Tuesday, 20 March 2018

To fast, or not to fast, that is the question


Whether 'tis nobler in the mind to suffer
The slings and arrows of outrageous fortune,
Or to take arms against a sea of troubles
And by opposing end them.


There is always a trade-off between being adventurous and adopting a more conservative approach to innovation.  The theory of diffusion of innovation comes to mind.  The vast majority of people are not innovators or early adopters - innovators are quite rare. 

We often wrongly assume that deferring a decision whether we should introduce something new into our lives (i.e. our making a decision to maintain the status quo) is a safe choice.  To "wait and see" does not necessarily mean to "play it safe".

Imagine that you are a smoker living in 1920s Germany and you read that doctor Fritz Lickint claims that smoking causes cancer.  Not only many doctors you know are smokers and consider smoking safe, but some even say that smoking actually improves health, and you (and many other smokers you know) agree with them.  You love smoking and decide you do not want to quit till there is a scientific consensus (if ever) that smoking really not only does not improve health but actually causes cancer.  Decades pass.  To escape the war you emigrate to America.  In the 1960s, the United States Surgeon General's Report on Smoking and Health is published and you finally have your consensus: smoking tobacco does cause cancer and many other diseases.  You have been killing yourself for the last forty years!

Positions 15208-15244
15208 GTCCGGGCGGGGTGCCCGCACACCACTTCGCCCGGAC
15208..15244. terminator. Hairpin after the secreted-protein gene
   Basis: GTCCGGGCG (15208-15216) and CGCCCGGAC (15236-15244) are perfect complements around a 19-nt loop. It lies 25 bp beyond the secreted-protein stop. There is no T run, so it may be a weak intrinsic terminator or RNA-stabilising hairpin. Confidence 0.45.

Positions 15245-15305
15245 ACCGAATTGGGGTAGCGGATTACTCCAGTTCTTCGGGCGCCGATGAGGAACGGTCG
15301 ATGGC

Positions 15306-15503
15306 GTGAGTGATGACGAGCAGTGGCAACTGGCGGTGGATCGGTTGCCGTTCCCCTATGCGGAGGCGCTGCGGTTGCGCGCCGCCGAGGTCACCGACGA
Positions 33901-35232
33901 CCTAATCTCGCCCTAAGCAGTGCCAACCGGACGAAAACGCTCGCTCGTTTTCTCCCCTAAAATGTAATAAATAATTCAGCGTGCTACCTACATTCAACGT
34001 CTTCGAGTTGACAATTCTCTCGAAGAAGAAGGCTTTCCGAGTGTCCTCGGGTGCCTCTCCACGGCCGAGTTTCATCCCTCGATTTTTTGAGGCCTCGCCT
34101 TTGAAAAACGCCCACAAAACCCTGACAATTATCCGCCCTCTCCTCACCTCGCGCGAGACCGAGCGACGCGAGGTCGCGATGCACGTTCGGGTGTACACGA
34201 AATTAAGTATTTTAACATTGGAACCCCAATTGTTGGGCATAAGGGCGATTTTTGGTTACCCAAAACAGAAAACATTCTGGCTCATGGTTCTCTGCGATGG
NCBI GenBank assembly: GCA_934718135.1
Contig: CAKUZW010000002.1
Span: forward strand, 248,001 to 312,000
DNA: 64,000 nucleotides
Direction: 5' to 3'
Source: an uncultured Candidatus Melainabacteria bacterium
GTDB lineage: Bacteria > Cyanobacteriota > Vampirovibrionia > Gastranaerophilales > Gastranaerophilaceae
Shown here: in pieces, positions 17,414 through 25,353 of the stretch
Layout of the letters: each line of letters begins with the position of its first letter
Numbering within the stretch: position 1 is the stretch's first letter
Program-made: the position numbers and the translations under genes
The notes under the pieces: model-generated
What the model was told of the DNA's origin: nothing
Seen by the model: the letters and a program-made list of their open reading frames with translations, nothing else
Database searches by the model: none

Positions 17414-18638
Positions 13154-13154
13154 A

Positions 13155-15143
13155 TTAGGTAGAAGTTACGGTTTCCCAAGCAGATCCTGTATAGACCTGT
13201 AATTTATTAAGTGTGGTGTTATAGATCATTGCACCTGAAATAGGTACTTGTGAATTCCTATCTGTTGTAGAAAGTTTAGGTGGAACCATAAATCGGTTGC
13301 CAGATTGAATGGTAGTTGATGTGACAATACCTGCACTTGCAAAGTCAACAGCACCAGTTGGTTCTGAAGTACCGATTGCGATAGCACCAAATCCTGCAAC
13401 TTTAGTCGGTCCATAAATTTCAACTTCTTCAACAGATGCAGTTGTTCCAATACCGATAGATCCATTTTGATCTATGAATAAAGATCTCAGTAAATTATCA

Or an alternative ending: Considering all that smoking, maybe you are already dead when the report comes out...

Why am writing this?  Why the title?  Well, I have just had a discussion about fasting & LCHF lifestyle and the existing research on their short-term and long-term effects in humans.  Over the years, I stumbled upon quite a lot of studies, in both animials and humans, that show many potential benefits of both fasting and ketogenic / LCHF lifestyle (e.g. anti-carcinogenic, neuroprotective, cardioprotective, anti-aging, anti-inflammatory).  Unfortunately, most available data comes from short-term studies and there is scarcity of long-term studies (which, in case of medical research, is quite typical).

Ultimately, everyone has to do their own research, carefully weight pros and cons, and make their own decisions.  We should never stop challenging our preconceptions and the status quo.  Inaction, a choice not to change anything, is not automatically a safer choice.

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